"Salvator Mundi," a painting recently attributed to Leonardo da Vinci, may provide evidence that the artist had an eye condition called strabismus, according to a new article.
Credit: Image courtesy of JAMA Network® © 2018
Leonardo da Vinci may have literally seen the world differently.
The famous Renaissance artist may have had an eye condition that helped him better represent the 3D world on a flat surface when drawing and painting, a new report suggests.
The report, which analyzed six works of art that are probably Leonardo's portraits or self-portraits, suggests that the artist may have had strabismus or crossed eyes, a condition in which a person's eyes do not look in the same direction at the same time. .
In some cases of strabismus, the vision in the "wandering" eye is suppressed, which gives the person a "monocular" view in 2D that could be advantageous for painting and drawing, wrote report author Christopher Tyler, a neuroscientist visual and professor in the city Division of Optometry and Visual Sciences of the University of London in the United Kingdom. [Leonardo Da Vinci’s 10 Best Ideas]
Therefore, having strabismus "may have contributed to Da Vinci's exceptional ability to capture space on the flat canvas," Tyler wrote in the Oct. 18 issue of OAMA ophthalmology journal JAMA.
An artistic eye
Some studies have found that visual artists are more likely than non-artists to have problems with their stereoscopic vision (depth perception with two eyes), such as strabismus. And research has shown that some famous painters, including Rembrandt van Rijn and Pablo Picasso, had strabismus, based on analysis of their eyes in self-portraits.
However, there are few confirmed self-portraits of Leonardo da Vinci, which makes it difficult to assess if he had the condition.
In the new report, Tyler analyzed six works of art that are believed to be portraits or self-portraits of the artist, or images that may reflect their similarity.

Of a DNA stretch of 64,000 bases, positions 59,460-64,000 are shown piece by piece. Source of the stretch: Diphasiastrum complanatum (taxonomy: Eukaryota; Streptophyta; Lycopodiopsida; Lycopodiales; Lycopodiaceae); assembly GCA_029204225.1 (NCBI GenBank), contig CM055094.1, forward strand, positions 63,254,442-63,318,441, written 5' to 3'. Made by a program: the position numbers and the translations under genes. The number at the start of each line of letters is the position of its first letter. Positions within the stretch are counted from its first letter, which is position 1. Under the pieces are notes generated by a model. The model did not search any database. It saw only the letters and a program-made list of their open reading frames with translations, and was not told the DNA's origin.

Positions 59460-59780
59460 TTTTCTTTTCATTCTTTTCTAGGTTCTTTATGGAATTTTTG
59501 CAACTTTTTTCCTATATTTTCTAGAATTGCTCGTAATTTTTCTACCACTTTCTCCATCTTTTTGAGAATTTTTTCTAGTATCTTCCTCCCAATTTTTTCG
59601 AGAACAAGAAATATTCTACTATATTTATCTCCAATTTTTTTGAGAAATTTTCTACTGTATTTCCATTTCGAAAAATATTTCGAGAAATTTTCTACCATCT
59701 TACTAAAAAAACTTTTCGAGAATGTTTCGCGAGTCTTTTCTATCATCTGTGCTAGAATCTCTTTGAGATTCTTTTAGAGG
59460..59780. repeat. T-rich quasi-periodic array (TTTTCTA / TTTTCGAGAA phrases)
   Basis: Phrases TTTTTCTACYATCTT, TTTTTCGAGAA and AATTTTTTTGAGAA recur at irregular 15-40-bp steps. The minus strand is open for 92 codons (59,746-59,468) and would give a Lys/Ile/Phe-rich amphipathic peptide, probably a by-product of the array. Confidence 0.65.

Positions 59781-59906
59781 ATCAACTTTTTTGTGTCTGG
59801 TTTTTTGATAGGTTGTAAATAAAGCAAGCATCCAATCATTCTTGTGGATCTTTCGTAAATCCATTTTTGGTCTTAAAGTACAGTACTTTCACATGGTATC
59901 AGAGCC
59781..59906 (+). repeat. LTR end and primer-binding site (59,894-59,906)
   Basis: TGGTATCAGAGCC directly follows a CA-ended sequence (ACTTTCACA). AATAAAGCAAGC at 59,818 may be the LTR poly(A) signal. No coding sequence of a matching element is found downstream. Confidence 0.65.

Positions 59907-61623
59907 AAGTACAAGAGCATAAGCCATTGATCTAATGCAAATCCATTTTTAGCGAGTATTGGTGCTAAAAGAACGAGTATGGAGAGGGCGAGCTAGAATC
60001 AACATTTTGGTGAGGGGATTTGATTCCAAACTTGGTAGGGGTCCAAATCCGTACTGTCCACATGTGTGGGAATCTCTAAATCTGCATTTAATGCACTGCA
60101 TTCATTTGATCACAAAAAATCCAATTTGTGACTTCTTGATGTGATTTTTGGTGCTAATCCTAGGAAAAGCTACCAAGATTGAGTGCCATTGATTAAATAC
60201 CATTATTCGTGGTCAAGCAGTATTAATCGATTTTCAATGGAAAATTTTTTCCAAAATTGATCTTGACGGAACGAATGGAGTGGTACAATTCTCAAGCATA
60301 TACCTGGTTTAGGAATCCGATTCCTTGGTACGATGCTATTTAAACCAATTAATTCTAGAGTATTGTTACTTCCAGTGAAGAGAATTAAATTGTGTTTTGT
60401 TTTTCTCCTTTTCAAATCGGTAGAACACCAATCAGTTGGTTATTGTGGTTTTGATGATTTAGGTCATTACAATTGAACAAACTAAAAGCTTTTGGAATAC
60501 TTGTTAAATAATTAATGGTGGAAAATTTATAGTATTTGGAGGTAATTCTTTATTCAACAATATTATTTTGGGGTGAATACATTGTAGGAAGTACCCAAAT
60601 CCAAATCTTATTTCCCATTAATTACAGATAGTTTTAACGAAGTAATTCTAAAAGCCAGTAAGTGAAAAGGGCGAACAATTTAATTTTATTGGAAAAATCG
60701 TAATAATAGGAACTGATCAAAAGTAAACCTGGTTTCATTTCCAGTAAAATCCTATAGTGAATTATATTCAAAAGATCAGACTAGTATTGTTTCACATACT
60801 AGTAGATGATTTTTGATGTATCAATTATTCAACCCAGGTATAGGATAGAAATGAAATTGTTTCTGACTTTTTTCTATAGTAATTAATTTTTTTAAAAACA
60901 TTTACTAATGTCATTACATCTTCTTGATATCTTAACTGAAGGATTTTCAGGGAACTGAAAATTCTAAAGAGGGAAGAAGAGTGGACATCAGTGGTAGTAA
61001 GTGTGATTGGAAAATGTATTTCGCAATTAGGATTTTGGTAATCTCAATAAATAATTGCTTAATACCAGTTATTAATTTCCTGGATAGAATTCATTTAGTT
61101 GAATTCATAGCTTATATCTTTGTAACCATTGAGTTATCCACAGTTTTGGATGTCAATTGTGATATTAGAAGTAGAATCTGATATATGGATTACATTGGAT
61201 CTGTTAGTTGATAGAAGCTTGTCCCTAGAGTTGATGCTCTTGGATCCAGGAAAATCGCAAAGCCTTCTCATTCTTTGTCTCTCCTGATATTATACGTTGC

For example, it is believed that the sculptures "David" and "Young Warrior" by Andrea del Verrocchio are based on Leonardo, who was apprenticed to the oldest artist. Three other works of art included in the study, "The Young John the Baptist," "Salvator Mundi," and "Vitruvian Man," all by Leonardo, are generally not considered Leonardo's self-portraits, but may have captured part of their appearance. Said Tyler wrote. (Leonardo himself said, "[The soul] it guides the painter's arm and makes it reproduce, since it seems to the soul that this is the best way to represent a human being. "Finally, the analysis also included a self-portrait of Leonardo in his old age.
When analyzing the position of the pupils in the eyes of these works of art, Tyler discovered that the eyes tended to have exotropia, a type of strabismus in which one or both eyes rotate outward. The presence of exotropia was more pronounced in portraits than in self-portraits. One explanation for this may be that Leonardo had "intermittent exotropia," which means that the condition of the artist's eye was not constant, Tyler said. For example, the condition may have been more severe when Leonardo was relaxed but corrected when he was attentive or focused on a specific object.
It is important to keep in mind that the analysis presents a hypothesis and can not prove that Leonardo had this condition.
Still, Tyler noted that having intermittent exotropia would be "quite convenient for the painter, since seeing the world with one eye allows a direct comparison with the flat image that is being drawn or painted."
And if Leonardo's strabismus was intermittent, he could also have switched to seeing the world stereoscopically, Tyler said.
Originally published in Living science.